International Sanctions

Category: WTO Sub-category: International Sanctions
Document type: article


International sanctions are actions taken by countries against others for political reasons, either unilaterally or multilaterally.

There are three types of sanctions viz.

  1. Diplomatic sanctions - the reduction or removal of diplomatic ties, such as embassies.
  2. Economic sanctions - typically a ban on trade, possibly limited to certain sectors such as armaments, or with certain exceptions (such as food and medicine)
  3. Military sanctions - military intervention

Economic sanctions are distinguished from trade sanctions, which are applied for purely economic reasons, and typically take the form of tariffs or similar measures, rather than bans on trade.


  1. Diplomatic sanctions
  2. Economic sanctions
  3. Military sanctions
  4. See also
  5. References

Diplomatic sanctions
As an example, the European Union imposed diplomatic sanctions on Cuba after the latter broke a moratorium on capital punishment in 2003. Measures included limitations on high-level government visits.[1]

Economic sanctions
Economic sanctions can vary from imposing import duties on goods from, or blocking the export of certain goods to the target country, to a full naval blockade of its ports in an effort to verify, and curb or block specified imported goods.

Well known examples of economic sanctions include the United Nations sanctions against South Africa, United Nations sanctions against Rhodesia, United Nations sanctions against Iraq (1990-2003) and the United States embargo against Cuba (1962-present). Since 1993 many countries have imposed trade sanctions on Burma (Myanmar). South Africa is the typical case study used for giving sanctions credibility, though that is a contentious claim itself.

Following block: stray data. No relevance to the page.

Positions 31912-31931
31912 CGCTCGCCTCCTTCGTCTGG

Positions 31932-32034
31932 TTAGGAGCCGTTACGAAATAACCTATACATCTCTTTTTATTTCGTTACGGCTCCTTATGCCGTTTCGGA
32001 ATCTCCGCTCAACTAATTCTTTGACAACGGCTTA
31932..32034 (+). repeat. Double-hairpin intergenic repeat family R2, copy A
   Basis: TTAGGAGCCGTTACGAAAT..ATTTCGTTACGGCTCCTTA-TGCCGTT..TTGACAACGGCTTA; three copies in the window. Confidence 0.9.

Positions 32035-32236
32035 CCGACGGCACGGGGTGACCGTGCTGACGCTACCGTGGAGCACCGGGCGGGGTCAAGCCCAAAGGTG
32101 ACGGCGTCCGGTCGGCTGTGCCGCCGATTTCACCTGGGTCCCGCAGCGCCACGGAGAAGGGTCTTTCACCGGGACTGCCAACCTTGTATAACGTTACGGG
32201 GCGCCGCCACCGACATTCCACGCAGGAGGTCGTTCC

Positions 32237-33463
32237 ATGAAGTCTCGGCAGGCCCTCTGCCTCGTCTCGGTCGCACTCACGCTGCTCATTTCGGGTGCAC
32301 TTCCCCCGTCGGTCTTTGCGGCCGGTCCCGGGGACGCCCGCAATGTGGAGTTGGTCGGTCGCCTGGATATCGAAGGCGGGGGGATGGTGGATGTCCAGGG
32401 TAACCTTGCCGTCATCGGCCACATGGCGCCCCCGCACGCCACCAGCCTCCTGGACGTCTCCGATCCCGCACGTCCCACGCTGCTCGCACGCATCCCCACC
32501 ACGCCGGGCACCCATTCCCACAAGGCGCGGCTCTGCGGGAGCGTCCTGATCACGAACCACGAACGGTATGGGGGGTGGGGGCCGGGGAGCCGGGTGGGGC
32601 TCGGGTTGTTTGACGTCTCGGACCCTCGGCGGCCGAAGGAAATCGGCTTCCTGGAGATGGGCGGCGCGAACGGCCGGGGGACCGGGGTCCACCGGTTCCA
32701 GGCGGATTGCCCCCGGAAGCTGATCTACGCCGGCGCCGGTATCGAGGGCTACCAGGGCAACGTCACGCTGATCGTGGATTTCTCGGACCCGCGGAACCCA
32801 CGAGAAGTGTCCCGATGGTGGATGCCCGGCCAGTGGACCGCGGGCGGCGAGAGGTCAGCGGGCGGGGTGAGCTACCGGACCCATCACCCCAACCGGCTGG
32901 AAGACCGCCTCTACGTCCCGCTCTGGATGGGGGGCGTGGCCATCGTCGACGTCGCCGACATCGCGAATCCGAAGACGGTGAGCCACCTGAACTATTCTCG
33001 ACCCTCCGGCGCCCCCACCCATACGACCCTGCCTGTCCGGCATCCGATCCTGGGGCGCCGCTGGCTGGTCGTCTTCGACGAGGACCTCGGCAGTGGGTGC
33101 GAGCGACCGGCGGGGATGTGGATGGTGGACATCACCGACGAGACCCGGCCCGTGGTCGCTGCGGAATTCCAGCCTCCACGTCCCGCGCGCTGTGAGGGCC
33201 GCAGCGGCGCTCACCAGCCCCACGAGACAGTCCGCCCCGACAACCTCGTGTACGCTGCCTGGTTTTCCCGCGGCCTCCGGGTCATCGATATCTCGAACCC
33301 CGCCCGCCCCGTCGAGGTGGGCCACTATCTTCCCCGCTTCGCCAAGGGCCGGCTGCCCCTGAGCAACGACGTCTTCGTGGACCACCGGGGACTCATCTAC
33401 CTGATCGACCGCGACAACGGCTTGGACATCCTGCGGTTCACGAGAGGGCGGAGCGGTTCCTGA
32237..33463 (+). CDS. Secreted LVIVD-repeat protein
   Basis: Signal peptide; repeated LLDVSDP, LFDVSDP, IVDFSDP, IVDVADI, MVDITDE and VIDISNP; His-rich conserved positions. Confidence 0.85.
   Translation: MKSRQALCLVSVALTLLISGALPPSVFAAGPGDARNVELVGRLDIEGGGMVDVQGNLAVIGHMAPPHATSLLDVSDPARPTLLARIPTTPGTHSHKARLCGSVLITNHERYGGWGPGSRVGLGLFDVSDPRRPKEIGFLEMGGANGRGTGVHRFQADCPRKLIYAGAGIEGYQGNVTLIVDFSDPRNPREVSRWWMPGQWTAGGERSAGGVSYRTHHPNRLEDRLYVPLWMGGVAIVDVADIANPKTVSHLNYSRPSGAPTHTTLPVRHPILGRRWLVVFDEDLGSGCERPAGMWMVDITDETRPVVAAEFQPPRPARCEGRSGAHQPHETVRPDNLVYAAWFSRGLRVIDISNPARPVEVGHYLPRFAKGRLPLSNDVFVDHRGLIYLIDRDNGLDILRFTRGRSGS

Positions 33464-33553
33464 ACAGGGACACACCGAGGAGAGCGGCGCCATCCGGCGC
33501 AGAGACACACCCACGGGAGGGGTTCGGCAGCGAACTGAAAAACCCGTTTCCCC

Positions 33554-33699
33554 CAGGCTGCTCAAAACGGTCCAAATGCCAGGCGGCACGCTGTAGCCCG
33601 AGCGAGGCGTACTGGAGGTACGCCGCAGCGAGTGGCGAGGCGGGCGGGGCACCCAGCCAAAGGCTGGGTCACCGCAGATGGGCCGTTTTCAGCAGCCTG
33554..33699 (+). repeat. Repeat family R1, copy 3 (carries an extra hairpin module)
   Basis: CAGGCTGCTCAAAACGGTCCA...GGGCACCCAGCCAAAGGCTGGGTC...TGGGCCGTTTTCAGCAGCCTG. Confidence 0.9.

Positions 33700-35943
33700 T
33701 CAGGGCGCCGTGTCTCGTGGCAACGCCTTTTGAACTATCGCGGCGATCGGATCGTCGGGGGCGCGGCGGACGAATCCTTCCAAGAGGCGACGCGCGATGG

On May 13, 1998, the United States and Japan imposed economic sanctions on India, following its second round of nuclear tests.

In 2001/2002, the United States imposed economic sanctions against the state of Zimbabwe, through the Zimbabwe Democracy and Economic Recovery Act of 2001 or ZDERA, S. 494, restricting access to financing, debt relief and rescheduling, forcing the government to operate on a cash only basis.

Military sanctions
Similarly, military sanctions can range from carefully-targeted airborne assaults by bombers and military forces (such as Israel's 1981 bombing of Iraq's Osirak nuclear reactor) which was carried out to stop Iraq's Nuclear Program (because Iraq attempted to make a Nuclear Bomb) to invasion and occupation. A less aggressive form of military sanctions could be the 15 year embargo on sales of F-16 fighter/bomber aircraft by the United States to Pakistan which ran from 1990 to 2005 in response to Pakistan's development of nuclear weapons[2]. (The latter is considered a military sanction, not an economic one.)

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